I read those articles about "nutritious school lunches your kids will love." Such articles regularly show up in magazines and newspapers at the beginning of the school year.
I read these tales of children joyfully eating fistfuls of carrot sticks for the same reason I follow the theories about creatures on Mars: I enjoy reading about alien lifestyles.
Down in our kitchen, the big concern about school lunches is that the peanut butter and marshmallow cream sandwich not get squashed. To this end my wife and I have acquired industrial strength plastic sandwich boxes guaranteed to survive blows of up to 5 megatons, or fourth grade recess, whichever is greater.
Just how the kid can detect how a peanut butter and marshmallow cream sandwich has been altered is beyond me. The two main ingredients arrive at the scene of the sandwich in pretty much of a squashed state.
But the kid can tell. I suppose his detection methods are the same ones that told him last year that something was wrong when I substituted melted marshmallows for marshmallow cream. That happened one morning when, horror of horrors, I ran out of the gooey stuff. The kid told me later that the substitute was not the same sandwich. He returned it, minus one bite.
Occasionally, when I read accounts of the outbursts of celery-stick bliss in the lunchroom in something like the Ground Turkey Gazette (not a real publication, yet), I think these trend stories are written by people who don't have children. However, I know that such an occurrence -- having people write about things they know nothing about -- would never happen in American journalism. Unless the publication had a deadline looming, and a big color photo of celery sticks.
I console myself with the thought that there must be kids out there who regularly lap up their vegetables, clean their rooms and know where their shoes are. I just haven't met them. I guess these model children just happen to be experimenting with cookies and Yoo-Hoo when I run across them.
Yoo-Hoo is another item high on the lunch box request list at our house. It is a brown, boxed, liquid that may or may not contain milk. I could find out if I read the label, but I am afraid to.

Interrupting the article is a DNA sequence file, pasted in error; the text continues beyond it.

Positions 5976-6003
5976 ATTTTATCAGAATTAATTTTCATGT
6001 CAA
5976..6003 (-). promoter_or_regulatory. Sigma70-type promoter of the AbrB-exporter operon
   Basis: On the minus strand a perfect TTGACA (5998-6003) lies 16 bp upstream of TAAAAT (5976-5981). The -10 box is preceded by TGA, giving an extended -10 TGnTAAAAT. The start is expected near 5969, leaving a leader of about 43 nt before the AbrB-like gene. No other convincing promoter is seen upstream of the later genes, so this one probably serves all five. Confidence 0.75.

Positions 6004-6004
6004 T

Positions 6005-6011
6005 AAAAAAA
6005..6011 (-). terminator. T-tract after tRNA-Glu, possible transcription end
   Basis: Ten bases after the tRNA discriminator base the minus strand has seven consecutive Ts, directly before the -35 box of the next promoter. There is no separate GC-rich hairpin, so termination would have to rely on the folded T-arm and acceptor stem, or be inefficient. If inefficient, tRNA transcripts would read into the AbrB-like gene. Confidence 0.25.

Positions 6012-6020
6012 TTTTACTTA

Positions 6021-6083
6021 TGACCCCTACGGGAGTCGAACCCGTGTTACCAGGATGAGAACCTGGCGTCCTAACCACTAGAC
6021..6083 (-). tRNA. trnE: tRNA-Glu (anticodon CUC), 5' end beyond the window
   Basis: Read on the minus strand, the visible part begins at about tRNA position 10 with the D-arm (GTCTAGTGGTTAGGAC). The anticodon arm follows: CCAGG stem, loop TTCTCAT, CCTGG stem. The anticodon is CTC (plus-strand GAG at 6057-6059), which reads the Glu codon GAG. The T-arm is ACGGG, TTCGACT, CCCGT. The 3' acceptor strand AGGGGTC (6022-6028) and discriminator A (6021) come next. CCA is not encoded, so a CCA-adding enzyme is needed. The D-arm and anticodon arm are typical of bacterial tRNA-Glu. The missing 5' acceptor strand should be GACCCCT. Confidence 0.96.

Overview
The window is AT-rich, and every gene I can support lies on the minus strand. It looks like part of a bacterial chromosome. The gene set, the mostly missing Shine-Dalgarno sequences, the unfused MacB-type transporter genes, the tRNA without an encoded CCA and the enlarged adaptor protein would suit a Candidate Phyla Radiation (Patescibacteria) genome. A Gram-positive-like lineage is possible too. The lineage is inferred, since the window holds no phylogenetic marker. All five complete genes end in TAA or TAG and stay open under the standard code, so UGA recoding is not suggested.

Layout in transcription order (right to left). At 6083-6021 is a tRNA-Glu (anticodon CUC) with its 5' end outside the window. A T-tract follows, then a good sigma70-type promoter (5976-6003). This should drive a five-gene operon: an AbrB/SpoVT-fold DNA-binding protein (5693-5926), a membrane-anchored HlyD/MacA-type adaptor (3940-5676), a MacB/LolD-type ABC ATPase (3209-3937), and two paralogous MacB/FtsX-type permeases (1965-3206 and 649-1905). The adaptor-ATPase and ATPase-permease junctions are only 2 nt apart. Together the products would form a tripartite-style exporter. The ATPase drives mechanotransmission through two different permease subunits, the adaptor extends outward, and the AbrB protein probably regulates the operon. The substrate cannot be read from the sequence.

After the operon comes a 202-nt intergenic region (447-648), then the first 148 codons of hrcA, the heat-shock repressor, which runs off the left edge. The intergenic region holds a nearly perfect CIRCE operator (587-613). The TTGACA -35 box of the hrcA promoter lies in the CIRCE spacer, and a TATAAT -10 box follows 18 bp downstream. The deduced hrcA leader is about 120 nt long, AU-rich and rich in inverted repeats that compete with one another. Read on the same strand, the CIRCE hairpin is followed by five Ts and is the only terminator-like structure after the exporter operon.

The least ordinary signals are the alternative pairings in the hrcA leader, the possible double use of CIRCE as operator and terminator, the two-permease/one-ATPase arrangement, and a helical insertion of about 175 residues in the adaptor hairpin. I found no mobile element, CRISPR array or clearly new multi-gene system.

Last year the peanut butter and marshmallow cream eater introduced his little brother to Yoo-Hoo. Now it is our family's lunch box beverage of choice. And this fall when little brother marked the beginning of his educational career with the first lunch at first grade, a box of the brown stuff, along with a bacon sandwich and a sweet plum, were there.
I take comfort in the presence of the plum, another request. And I am buoyed by the amazing amount of plain white milk the kids drink. In one record stretch this summer the kids went through four gallons in five days. There is, of course, the strong possibility that a fairly high percentage of that milk was spilled, not swallowed.
But like most parents, I simply seize any evidence of my kids' good behavior and, without asking any more questions, glory in it.
Finally there is the matter of developing a sense of taste. It bothers me when the Ground Turkey Gazette celebrates the time the school menu planners substituted a non-fat yogurt mixture for mayonnaise and "the kids didn't notice the difference."
It was painful for me this summer when my older son refused to eat the pancakes I made because I had used a mix and he preferred the way his mother makes them, from scratch, with buttermilk.
But at least he knew what he liked. And given the choice between having kids who can't tell yogurt from mayonnaise and ones who can tell the difference between mix and scratch pancakes, I'm happy with the latter. Even if they do drink Yoo-Hoo.